Red Velvet Car
It’s been way too long since Heart hatched a decent album. For awhile there, they were in serious danger of falling into the “heritage band” category, which essentially means you hang up the idea of recording new music and tour constantly, playing your old hits. But if you’ve seen the group live in the last couple of years, you might have picked up on a certain something — something that says Heart has more to give, they just need an outlet. To channel that outlet, they also needed proper direction if they intended to make a new, cohesive record. They needed someone like Ben Mink, who has worked with everyone from Rush to k.d. lang. So Mink produced Red Velvet Car, Heart’s most honest, most well-realized studio release since Dog & Butterfly.
At first, you’re fooled into thinking this an acoustically-based album. And in some ways, it is. But that doesn’t stop it from rocking. “There You Go” would have benefited greatly with the swish of a Les Paul and the pounce of a Ludwig, but it screams classic Heart nonetheless. “WTF” picks up the pace, a barking riff that tiptoes through a pond infested with barracudas, in some ways eclipsing the intensity by its ambiguity. Ann Wilson’s voice is run through a cheese grater for an edgier refrain, but then the acoustics rush in and ebb the tide. Yeah, this is Heart in 2010 and it’ll rip through your soul.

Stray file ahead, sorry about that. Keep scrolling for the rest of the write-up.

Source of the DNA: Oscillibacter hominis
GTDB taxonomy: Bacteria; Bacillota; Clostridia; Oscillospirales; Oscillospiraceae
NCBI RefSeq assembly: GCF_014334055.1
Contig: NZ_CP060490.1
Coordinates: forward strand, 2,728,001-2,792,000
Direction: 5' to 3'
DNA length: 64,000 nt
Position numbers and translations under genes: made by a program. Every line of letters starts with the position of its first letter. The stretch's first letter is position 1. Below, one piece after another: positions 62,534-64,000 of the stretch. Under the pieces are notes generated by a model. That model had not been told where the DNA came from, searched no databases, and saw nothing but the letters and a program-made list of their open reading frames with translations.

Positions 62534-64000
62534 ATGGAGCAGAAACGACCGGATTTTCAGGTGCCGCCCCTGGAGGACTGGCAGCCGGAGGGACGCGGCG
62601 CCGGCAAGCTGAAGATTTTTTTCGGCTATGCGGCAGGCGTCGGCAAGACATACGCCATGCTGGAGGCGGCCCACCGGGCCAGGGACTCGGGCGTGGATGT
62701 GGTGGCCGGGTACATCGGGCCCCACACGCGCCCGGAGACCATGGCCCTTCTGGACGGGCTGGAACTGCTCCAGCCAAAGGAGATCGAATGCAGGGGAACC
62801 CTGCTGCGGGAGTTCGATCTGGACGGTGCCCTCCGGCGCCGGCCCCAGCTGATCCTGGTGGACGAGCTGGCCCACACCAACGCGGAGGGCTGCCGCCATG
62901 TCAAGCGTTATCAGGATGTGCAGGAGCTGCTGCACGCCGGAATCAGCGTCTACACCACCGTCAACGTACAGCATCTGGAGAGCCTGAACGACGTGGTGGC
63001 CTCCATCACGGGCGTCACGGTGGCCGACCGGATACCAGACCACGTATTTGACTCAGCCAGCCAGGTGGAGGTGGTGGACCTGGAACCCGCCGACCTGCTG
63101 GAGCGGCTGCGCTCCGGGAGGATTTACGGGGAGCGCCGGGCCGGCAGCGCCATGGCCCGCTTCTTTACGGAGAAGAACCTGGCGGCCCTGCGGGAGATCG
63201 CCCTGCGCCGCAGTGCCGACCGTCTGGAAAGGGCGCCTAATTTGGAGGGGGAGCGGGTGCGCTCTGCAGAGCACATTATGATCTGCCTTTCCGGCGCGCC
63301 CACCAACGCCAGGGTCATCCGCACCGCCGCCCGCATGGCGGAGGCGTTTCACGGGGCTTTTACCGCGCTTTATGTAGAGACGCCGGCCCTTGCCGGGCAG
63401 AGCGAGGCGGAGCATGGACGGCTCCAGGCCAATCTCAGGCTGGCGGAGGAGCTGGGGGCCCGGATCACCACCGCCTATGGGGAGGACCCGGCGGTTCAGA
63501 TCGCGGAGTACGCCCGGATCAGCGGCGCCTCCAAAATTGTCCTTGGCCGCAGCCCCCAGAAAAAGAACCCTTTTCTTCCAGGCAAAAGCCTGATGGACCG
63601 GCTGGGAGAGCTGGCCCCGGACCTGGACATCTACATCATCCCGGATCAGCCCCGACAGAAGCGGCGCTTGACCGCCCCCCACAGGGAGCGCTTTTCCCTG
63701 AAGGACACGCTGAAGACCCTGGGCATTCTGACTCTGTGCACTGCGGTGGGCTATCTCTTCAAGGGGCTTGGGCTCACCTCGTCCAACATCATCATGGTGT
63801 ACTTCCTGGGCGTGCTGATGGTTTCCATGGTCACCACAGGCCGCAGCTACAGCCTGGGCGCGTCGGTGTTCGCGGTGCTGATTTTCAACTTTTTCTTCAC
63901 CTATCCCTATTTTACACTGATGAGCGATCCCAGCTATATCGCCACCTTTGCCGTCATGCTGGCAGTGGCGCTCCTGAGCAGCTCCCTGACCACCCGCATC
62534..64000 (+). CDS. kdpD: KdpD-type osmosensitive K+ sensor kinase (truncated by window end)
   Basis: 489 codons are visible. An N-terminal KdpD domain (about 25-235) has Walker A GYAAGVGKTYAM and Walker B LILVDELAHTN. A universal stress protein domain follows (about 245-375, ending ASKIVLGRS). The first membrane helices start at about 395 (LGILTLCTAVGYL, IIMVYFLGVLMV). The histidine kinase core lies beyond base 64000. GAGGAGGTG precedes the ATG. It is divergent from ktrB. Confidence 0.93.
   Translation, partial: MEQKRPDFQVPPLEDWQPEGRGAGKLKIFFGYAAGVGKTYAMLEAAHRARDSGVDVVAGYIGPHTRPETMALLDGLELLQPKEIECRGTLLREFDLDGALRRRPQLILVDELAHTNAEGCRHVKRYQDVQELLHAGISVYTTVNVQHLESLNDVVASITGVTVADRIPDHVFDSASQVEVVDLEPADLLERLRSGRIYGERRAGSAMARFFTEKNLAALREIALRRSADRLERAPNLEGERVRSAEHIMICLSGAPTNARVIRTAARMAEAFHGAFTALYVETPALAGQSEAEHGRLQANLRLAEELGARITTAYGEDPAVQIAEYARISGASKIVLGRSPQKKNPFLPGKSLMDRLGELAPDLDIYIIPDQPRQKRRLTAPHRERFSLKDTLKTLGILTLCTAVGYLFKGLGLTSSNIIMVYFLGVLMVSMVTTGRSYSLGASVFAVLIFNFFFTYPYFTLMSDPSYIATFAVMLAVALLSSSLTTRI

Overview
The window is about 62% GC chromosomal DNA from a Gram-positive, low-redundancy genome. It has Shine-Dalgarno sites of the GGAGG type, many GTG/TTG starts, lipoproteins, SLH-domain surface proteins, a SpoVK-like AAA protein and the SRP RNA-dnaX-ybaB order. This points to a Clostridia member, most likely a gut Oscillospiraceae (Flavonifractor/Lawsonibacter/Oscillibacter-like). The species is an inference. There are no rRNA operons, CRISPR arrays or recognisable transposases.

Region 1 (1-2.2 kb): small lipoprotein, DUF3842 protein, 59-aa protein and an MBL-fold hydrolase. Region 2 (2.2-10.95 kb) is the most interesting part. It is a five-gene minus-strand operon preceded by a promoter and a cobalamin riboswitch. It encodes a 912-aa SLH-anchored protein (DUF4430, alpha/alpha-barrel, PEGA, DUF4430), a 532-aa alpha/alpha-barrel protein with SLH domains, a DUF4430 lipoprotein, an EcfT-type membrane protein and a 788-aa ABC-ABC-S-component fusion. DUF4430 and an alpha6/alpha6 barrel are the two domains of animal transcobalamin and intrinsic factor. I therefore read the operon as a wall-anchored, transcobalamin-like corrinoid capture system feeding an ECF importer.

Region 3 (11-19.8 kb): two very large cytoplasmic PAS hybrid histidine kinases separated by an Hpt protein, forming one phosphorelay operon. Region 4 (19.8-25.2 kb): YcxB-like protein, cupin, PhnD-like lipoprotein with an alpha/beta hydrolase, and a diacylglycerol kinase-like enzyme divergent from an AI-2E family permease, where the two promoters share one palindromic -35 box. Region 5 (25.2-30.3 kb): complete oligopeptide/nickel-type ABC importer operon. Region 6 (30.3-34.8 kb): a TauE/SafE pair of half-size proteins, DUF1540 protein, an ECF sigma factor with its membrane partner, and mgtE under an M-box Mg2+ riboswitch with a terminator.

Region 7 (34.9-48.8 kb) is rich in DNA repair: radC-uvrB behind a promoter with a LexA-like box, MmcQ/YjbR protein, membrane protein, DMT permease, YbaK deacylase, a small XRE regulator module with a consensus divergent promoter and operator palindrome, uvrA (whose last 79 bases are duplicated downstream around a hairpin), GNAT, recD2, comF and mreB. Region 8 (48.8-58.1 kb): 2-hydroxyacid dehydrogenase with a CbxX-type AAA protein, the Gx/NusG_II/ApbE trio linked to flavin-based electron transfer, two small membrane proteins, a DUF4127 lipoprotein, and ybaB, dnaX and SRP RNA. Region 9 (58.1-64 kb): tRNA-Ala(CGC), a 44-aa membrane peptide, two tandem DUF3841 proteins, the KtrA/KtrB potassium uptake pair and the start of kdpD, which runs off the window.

The acoustical basis of the album lies in the title track, much in the way Dreamboat Annie set the mood for the album for which it’s named. But the tempo picks up midway with a guitar and cello exchange that elegantly weaves the melody together. “Queen City” is a mid-tempo swing that sounds like a lost outtake from Little Queen, while “Safronia’s Mark” clinches the idea of classic Heart by tossing mandolins into a salad bowl with a helluva bottom end. Maybe it’s just a set-up for “Death Valley,” a stompin’ and hoppin’ travelogue gone bad, as illustrated by the psychedelic twist sealing its finale.
“Sunflower” features both Nancy and Ann Wilson on vocals. It’s one of those simple little songs that sounds like it should have been on a previous Heart album. Simply put, the riff is exotic, hypnotic and worth a spin. And as ‘Sand,” the final song on Red Velvet Car and an oldie with the Wilsons’ other group, the Lovemongers, lulls along, it remains half-arched in an veiled attempt to say that Heart is still here, still making music and still intent to adding to the dialogue of life, love and the pursuit of survival.
~ Shawn Perry